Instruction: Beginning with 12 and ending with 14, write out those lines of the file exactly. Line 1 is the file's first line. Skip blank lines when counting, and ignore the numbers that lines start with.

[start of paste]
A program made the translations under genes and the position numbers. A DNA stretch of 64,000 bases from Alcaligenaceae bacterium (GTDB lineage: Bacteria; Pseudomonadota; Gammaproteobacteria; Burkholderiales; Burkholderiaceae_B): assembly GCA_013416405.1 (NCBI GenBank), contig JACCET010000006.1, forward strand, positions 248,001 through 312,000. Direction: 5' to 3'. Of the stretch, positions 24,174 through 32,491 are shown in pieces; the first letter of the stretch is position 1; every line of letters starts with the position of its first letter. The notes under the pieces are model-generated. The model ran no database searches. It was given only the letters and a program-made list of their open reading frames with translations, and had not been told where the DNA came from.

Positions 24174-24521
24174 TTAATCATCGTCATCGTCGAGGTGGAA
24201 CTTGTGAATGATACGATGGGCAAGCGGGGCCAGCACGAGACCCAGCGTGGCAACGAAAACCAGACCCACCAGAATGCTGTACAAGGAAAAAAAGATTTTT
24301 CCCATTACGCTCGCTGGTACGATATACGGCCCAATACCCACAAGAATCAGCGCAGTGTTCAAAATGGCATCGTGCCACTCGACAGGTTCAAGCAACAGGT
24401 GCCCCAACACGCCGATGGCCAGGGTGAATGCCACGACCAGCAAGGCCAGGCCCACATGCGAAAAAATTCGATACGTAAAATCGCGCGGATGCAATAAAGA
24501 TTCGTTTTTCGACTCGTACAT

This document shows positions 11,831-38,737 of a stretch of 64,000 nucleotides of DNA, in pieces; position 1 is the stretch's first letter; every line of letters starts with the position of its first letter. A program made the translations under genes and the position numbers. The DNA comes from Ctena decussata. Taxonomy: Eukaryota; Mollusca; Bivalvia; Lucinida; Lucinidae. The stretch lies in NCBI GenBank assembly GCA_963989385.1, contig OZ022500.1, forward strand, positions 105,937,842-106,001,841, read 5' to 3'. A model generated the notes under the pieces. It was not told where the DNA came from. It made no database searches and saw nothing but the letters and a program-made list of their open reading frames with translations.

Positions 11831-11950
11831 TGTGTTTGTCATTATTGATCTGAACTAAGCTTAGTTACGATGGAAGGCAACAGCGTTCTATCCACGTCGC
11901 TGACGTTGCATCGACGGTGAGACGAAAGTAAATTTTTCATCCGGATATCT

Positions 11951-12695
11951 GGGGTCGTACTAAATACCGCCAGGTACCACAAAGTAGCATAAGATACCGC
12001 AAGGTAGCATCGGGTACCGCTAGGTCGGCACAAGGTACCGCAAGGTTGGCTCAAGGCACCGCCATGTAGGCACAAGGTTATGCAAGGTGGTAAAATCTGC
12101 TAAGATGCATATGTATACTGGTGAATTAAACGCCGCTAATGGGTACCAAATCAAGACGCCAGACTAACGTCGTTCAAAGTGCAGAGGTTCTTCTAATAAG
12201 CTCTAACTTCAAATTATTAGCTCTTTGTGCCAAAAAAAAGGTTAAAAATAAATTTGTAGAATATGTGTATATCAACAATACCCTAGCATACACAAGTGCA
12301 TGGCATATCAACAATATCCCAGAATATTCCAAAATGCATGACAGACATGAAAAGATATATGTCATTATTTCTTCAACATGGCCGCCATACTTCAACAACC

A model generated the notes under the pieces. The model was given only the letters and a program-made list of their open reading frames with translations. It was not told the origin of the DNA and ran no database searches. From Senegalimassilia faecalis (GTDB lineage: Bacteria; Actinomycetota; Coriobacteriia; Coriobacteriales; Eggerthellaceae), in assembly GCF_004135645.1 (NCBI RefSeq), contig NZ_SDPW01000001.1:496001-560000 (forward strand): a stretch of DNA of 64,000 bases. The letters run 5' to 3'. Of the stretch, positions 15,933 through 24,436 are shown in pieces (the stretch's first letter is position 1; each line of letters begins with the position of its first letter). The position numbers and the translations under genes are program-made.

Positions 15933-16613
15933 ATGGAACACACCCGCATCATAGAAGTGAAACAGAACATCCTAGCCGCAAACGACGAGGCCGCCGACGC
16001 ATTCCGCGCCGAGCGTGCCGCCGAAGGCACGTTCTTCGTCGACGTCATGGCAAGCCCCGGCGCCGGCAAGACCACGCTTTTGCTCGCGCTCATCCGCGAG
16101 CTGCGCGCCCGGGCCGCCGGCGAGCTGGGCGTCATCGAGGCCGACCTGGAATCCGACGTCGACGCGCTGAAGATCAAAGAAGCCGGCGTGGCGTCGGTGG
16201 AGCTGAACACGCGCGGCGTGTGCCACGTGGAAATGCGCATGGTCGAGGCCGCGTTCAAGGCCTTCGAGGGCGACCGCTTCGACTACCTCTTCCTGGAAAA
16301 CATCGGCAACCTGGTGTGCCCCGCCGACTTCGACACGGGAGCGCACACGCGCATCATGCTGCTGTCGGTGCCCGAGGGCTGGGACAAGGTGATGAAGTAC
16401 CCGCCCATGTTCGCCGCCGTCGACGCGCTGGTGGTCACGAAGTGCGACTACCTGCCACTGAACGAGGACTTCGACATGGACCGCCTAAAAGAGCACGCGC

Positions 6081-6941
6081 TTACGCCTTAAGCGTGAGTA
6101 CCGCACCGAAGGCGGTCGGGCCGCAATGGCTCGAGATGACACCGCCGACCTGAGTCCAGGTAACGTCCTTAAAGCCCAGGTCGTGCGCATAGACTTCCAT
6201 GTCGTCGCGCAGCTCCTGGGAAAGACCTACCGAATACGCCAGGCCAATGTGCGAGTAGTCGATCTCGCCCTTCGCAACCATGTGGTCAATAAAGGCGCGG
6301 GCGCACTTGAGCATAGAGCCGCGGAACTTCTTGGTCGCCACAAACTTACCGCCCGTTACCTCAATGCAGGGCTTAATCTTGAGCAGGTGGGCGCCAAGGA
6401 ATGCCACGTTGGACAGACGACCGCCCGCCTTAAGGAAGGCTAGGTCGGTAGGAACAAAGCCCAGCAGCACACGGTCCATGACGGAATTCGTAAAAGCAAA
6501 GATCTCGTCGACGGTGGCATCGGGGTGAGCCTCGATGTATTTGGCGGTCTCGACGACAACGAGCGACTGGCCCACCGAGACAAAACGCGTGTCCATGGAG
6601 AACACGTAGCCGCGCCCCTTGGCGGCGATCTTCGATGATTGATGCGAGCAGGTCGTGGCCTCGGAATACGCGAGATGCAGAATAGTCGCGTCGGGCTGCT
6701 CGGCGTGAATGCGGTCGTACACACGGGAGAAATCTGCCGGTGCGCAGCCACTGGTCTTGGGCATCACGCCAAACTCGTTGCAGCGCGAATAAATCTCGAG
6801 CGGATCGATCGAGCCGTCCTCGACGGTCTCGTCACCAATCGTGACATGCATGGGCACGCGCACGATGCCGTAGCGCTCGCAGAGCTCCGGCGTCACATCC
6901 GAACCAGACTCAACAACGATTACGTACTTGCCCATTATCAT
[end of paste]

Positions 11951-12695
11951 GGGGTCGTACTAAATACCGCCAGGTACCACAAAGTAGCATAAGATACCGC
12001 AAGGTAGCATCGGGTACCGCTAGGTCGGCACAAGGTACCGCAAGGTTGGCTCAAGGCACCGCCATGTAGGCACAAGGTTATGCAAGGTGGTAAAATCTGC